I received the following comment from Mike Dimmick:

“My other issue has to do with supporting the same component on multiple platforms - I now have an application (it's a thin client) which needs to be built for Pocket PC 2000, PPC 2002 (for the emulator), and two custom CE platforms. This is a major pain right now due to two project files (one of the custom platforms is CE 4.2 on ARMV4, necessitating eVC 4 if I want to debug); setting up an automated build is irritating. I could set up a NAnt (or similar) external build process, but I'm concerned about the environment getting out of sync with the main build process. Will Whidbey help me out? Will I even be able to develop for Pocket PC 2000? (Will I be able to port my hybrid ATL/MFC application, which would have been MFC-free except I needed to reuse a component that was built with MFC and couldn't get approval to rewrite it...)“

I'll respond with the bad news first.  “Whidbey” will only support Pocket PC 2003 and better.  It will also only be officially supporting CE5.0 or better, although there may be a whitepaper released detailing how to manually configure “Whidbey” to make use of a CE4.2 SDK; however, this will not be a supported or tested scenario.

Now for the good news.  For the platforms that “Whidbey” does support you will get a lot of help targeting multiple platforms.  This support comes in the form of #ifdef'ed code generated by the wizards, varying levels of support in the ATL headers based on the OS components list in the SDK's ceconfig.h, and runtime detection and loading of specific API's in the runtime libraries (e.g. COM vs. DCOM, AYGSHELL vs. class look).  We also looking into doing work for specific new features coming in the next releases of the Pocket PC and SmartPhone platforms, which should be dynamically enabled for those platforms, but turned off for older platforms.

I also received the following comment from David Mooney, which I forward to various folks in my group looking for guidance in how to respond:

...I am still using EVC3. The reason for this is that Pocket PC 2000 and 2002 devices still dominate my world of developing applications for rugged Pockets PCs. Symbol and Intermec are still selling largely CE3/PPC2000 and 2002 based devices and there is a significant installed base of these devices...The only tool for these devices is EVC3, a tool roughly equivalent to the mid 90's VC5.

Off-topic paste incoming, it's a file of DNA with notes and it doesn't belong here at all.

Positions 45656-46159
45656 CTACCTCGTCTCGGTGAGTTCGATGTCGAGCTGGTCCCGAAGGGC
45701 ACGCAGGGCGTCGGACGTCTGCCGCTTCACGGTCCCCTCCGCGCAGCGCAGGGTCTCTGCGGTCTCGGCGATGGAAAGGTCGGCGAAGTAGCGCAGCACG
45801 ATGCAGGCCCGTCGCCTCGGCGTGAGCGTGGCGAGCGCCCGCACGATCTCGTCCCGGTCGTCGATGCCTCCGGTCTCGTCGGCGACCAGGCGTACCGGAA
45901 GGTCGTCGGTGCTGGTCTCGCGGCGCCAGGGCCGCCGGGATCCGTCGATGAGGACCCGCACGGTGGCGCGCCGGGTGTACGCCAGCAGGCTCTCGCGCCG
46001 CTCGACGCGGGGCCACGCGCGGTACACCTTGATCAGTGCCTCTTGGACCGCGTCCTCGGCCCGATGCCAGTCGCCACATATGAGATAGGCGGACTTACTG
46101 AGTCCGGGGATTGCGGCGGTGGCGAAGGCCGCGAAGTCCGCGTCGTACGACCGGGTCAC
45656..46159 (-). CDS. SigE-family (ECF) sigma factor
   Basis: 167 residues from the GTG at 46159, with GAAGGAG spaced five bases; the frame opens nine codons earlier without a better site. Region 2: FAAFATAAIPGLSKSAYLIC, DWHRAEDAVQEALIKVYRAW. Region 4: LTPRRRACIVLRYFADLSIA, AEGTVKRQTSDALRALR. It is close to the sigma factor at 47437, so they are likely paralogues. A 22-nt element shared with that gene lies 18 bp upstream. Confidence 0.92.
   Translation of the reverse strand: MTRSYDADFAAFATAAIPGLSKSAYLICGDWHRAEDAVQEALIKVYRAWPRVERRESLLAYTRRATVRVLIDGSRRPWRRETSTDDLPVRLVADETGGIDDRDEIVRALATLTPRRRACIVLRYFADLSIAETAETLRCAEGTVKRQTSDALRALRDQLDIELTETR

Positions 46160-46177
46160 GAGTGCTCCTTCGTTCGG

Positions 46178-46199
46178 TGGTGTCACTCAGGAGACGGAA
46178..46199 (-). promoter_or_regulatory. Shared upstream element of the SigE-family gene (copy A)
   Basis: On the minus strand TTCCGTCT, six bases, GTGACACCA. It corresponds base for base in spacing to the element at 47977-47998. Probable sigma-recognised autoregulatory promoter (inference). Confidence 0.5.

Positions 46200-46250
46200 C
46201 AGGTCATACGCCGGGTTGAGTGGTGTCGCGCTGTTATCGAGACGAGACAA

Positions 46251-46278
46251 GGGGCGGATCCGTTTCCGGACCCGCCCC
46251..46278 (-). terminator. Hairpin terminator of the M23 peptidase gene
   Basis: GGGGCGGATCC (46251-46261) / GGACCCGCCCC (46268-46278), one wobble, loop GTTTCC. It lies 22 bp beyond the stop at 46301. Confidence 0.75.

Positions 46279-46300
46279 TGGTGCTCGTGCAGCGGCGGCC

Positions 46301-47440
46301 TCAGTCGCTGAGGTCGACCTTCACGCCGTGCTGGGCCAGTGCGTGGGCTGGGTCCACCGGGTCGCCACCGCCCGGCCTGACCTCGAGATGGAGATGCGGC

I'd love to use VS.NET 2002, or even EVT4. I can't wait to use Whidbey. But for the foreseeable future I'll be using EVC3 because of the abundance of CE 3.x based devices.

I'm am very disappointed at Microsoft's lack of support for CE3 devices. There has never been a service pack for EVC3 and all the new tool development has been for 4.x devices only. It is even more disappointing because of how quickly Microsoft quit supporting new tols for CE3. PPC2002 is less than two years old. I assume the company line is that C# can serve most needs. However, I don't think the impracticality of installing the CF on any number of devices with nothing but a serial connection is being considered.

While I don't have the official response yet, I'll give you my personal one, which is that I agree that historically we've done a poor job of providing and supporting developer tools for CE platforms.  The current team is working very hard to make sure our story going forward is much better, and we've even cleaned up the problems created between eVC4.0 RTM and it's first two service packs with eVC4.0 SP3; however, our team simply does not have the resources to backport the fixes done in eVC4.0 RTM through eVC4.0 SP3 to a eVC3.0 SP1, nor do we have the resources to support Windows CE 3.0 based OSes from “Whidbey”.  I know this doesn't help out anyone who is currently using eVC3.0, but we have taken these issues to heart and we are deterimined to ensure that these issues do repeat for folks targeting Pocket PC 2003, Smart Phone 2003, Windows CE 5.0 and beyond.  “Whidbey” will be serviced appropriately, and we are working to raise awarness with the OS teams about the need for future releases of the OSes to remain compatible with previous releases of the developer tools.